For the Investor
By Marc Siegel, FASB Member

Disclosure Effectiveness—New Disclosures

In a prior column, I discussed how the concept of materiality fits in to the FASB’s Disclosure Framework project, which seeks to improve the effectiveness of information provided to investors in notes to financial statements.

The FASB’s proposals on materiality have generated a good deal of feedback for the Board to consider. Unfortunately, these Exposure Drafts have in some ways overshadowed the disclosures that were included in recent standards, or are being proposed as a direct result of the application of the FASB’s Board Decision Process.

But first, let me provide quick overview of the project.

The FASB’s Disclosure Framework project seeks to improve the effectiveness of information provided to investors in notes to financial statements. The project is being conducted in three parts (Board Decision Process, Entity Decision Process, and Disclosure Topic Reviews) as you can see in the diagram below.

The Board Decision Process was described in FASB’s 2012 Invitation to Comment and a 2014 Exposure Draft. It is in essence a series of questions the Board should ask itself when contemplating what disclosure requirements should be for a specific accounting topic.

The Board Decision Process is a necessary part of the overall Disclosure Framework project because, over its forty years of existence, the FASB has addressed disclosures on an ad-hoc basis. This approach led to inconsistency in how the Board reviews and develops disclosure requirements in various topic areas.

For example, in some topic areas, such as inventory, there are very few requirements. In other areas addressed more recently, such as fair value measurements, there are many disclosure requirements.

In recently completed major projects such as Revenue Recognition, Leases, and Credit Losses, the proposed framework was applied to help the Board consider different alternatives for disclosure packages.

Specifically, in Revenue Recognition, the FASB included the following new disclosures:

For public companies with a calendar year end, these new disclosures are required beginning in 2018, although companies can elect to adopt the new standard in 2017.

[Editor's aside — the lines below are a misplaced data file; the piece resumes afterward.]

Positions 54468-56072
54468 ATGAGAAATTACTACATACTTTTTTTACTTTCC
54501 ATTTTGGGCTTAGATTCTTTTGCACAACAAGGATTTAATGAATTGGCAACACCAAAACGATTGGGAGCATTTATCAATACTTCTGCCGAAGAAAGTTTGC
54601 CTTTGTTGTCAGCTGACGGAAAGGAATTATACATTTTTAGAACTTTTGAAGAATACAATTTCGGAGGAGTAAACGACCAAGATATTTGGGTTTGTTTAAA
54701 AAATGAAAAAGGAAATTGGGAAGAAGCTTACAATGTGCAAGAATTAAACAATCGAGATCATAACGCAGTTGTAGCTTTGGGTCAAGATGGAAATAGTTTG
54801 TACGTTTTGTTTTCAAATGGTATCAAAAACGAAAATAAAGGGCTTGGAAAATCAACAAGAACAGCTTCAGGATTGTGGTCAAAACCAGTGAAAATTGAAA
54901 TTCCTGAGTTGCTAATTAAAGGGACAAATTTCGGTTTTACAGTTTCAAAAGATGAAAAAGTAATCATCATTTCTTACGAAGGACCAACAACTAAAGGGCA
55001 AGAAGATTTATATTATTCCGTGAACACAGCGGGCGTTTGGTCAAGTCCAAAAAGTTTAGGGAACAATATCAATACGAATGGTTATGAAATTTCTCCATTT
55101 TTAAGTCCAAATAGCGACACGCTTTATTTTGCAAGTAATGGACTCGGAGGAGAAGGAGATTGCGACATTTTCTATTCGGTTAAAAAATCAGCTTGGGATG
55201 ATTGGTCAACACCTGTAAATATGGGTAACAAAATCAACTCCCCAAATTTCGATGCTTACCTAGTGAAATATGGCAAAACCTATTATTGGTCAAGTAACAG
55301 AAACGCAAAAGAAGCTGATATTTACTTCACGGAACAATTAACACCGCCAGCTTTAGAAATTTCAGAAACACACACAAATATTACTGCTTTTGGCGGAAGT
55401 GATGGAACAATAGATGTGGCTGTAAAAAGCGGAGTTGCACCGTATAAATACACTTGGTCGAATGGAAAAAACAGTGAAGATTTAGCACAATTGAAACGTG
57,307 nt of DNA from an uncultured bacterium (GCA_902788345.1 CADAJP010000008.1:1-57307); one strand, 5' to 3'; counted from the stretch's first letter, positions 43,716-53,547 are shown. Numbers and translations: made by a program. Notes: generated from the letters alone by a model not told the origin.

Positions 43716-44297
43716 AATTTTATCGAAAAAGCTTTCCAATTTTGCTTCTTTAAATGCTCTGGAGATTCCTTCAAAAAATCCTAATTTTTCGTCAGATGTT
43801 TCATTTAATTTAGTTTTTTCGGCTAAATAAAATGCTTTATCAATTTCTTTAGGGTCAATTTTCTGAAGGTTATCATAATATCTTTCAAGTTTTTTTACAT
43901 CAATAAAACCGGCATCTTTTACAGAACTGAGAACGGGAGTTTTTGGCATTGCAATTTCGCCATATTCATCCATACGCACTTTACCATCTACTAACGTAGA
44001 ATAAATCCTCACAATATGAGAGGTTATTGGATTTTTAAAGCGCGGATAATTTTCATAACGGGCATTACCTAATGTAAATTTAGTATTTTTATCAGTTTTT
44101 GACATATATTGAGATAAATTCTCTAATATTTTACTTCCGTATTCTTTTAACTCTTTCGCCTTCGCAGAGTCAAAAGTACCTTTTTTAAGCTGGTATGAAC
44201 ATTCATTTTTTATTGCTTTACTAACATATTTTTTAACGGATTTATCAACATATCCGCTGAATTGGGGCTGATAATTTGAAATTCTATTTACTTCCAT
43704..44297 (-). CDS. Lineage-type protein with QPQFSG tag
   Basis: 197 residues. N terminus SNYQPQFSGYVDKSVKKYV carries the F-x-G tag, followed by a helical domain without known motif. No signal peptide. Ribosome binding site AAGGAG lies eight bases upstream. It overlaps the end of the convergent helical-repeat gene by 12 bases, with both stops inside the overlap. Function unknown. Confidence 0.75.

Below are some of the disclosures the FASB included for lessees in the recently issued Leases standard. These disclosures will be required for public companies with a calendar year end in 2019, although again companies could elect to adopt the standard sooner.

Many companies, especially financial institutions, will be affected by the new Accounting for Credit Losses standard. Again, the Board Decision Process helped the FASB determine what the requirements should be. These will be effective for public companies with calendar year ends beginning in 2020.

The objective of the disclosures are to enable users to understand:
  • Credit risk inherent in the portfolio
  • How management monitors the credit quality of the portfolio, and
  • Management’s initial and updated estimates of expected credit losses.

Additionally, a further breakdown of financial assets—like loans—will be required to show the credit quality indicators by the year of origination (vintage). The effect would be as follows:

All of these disclosures will find their way into financial statement footnotes in upcoming years.

The FASB has continued to test the Board Decision Process before finalizing it. Specifically, proposals were issued during the first half of 2016 to modify disclosures in defined benefit plans (pensions) and fair value measurement. The FASB also recently issued a proposal that is intended to enhance disclosure requirements on income taxes.

A further proposal will be issued in the second half of 2016 to modify disclosure requirements for inventory.
The final Board Decision Process will affect how the FASB considers disclosure requirements for years to come.

We will hold roundtables in November on the individual topic areas of fair value, defined benefit plans, income taxes, and inventory—as well as the broader subject of materiality. Following these roundtables, the FASB will develop a plan for finalizing the Board Decision Process and the specific disclosures proposed in each of the individual topic areas.

To the extent you have feedback on any of these proposals, and especially about the implications it has for the efficacy of the Board Decision Process, please let us know. The final Board Decision Process will affect how the FASB considers disclosure requirements for years to come.